Tharp says, “Low contrast between wall, millwork, and door colors—or even the same color on all—invites rest.”
Stevens agrees, suggesting, “A soothing wallpaper or mural can take you to a relaxing place or perhaps even recreate the look of your favorite space.”
If you want to take materials into your own hands, try a crafty, DIY approach. The newly released Cricut Joy cuts up to 20 feet of continuous Smart Vinyl decals (think typography of “relax” and “breathe” or soothing patterns) that easily replace expensive wallpaper and borders.
Add depth with flooring
When it comes to flooring, add visual interest and depth with the use of geometric shapes or luxury vinyl plank flooring.
Spicher says, “Skip typical tile and add a little something special, like you’d find in a boutique hotel with a charming, relaxing spa. This is perfect for baths and adds the extra character of wood flooring. I especially love the mix of natural wood (vinyl) with white wall tile.”
Embrace space-age fixtures
From scent-streaming showerheads to sensor-operated faucets, your at-home spa can be as space-age as you please.
Swapping out your single spray showerhead for one with several functions like Waterpik’s PowerPulse Therapeutic Strength Massage shower head is an easy fix.
Or, go a step further with a showerhead that features an essential oil diffuser, like Moen Aromatherapy Combination Shower. This simple indulgence uses aromatherapy capsules to infuse lavender, pine, berries, or tropical essential oils into your shower water.
If you’re budget-conscious, employ Rothbard’s trick. “Hang fresh eucalyptus over your showerhead with rubber bands. “Every time you shower, you’ll be surrounded by this great relaxing scent,” she says.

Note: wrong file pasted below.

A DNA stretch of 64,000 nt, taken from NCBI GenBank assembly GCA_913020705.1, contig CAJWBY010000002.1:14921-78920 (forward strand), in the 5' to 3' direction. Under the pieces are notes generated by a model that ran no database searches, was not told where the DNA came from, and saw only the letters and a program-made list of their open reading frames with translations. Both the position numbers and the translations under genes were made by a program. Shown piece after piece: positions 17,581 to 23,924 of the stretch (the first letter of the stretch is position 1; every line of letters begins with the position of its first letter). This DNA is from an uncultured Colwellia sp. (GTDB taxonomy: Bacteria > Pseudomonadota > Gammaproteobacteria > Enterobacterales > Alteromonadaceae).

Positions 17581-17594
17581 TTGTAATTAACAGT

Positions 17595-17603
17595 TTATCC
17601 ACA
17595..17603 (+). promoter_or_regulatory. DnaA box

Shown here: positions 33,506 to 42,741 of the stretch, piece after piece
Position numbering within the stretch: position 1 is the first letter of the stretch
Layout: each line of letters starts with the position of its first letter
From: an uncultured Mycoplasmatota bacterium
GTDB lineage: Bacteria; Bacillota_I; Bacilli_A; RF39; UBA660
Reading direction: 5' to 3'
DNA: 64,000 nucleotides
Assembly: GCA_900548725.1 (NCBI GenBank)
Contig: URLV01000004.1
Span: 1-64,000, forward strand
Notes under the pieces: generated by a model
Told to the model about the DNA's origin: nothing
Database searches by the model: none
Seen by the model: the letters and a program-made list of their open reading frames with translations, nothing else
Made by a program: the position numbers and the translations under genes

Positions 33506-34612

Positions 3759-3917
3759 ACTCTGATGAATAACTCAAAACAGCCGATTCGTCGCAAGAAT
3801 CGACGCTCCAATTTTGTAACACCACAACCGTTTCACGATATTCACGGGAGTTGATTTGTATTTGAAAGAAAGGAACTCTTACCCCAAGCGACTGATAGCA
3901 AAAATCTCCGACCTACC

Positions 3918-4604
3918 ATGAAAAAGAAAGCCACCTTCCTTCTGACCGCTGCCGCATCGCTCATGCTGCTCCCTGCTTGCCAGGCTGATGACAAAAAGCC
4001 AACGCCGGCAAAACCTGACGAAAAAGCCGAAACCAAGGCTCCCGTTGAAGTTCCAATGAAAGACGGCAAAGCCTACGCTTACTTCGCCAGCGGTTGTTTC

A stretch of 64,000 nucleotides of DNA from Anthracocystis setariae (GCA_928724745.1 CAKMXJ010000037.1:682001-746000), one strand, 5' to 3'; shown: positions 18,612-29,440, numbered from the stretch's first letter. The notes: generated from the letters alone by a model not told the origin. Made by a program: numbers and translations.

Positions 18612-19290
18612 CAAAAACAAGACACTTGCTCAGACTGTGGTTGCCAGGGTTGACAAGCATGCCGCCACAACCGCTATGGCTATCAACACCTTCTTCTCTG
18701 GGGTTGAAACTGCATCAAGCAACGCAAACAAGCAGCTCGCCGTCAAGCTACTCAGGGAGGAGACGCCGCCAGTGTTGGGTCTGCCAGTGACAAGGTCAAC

Consider one larger upgrade
Spicher begs, “Please add a free-standing tub. This is the ultimate luxury and [one] that is being lost. We need this kind of self care in our life right now.”
If money is no object, Kohler’s incredible Stillness bath tub is the ultimate retreat. Its Infinity experience begins with water filling from the bottom of the bath and overflowing into the Hinoki wood moat for a soothing sound. It’s not yet on the market, but when it hits it will cost you between $6,000 and $16,000.
Full-spectrum lighting surrounds the bath to set the mood with chromatherapy. The experience envelopes you in water, light, fog, and aroma. You may never want to leave.
Mix up your metal
The bathroom is also a great place to have fun with finishes.
Spicher says, “What makes a spa-like bath more spa-like and less bland is the use of mixed materials.”
Don’t forget the finishing touches
Adding smaller elements, like plants or spa accents, to your at-home spa should bring an inherent sense of peace.
Fill your shelves with plants that thrive in humidity, such as Boston ferns, aloe vera, bamboo, and orchids, or invest in a small LED light kit to keep on a shelf in even the darkest of corners.
As you unclutter your mind, be wary of clutter in your room. Spicher says, “Declutter countertops by adding drawers and storage.”
This includes beautiful storage for luxury towels and specialty soaps, such as the Mae in Maine Nook Collection baskets lined with supple cork from Portugal.
And, like any spa worth its bath salt, you’ll need candles. There’s simply nothing more soothing than this simple addition. We like Remix’s Abundance Magic Candle and the Chiji Pure Love crystal energy candle.
Prices were accurate at the time this article was published but may change over time.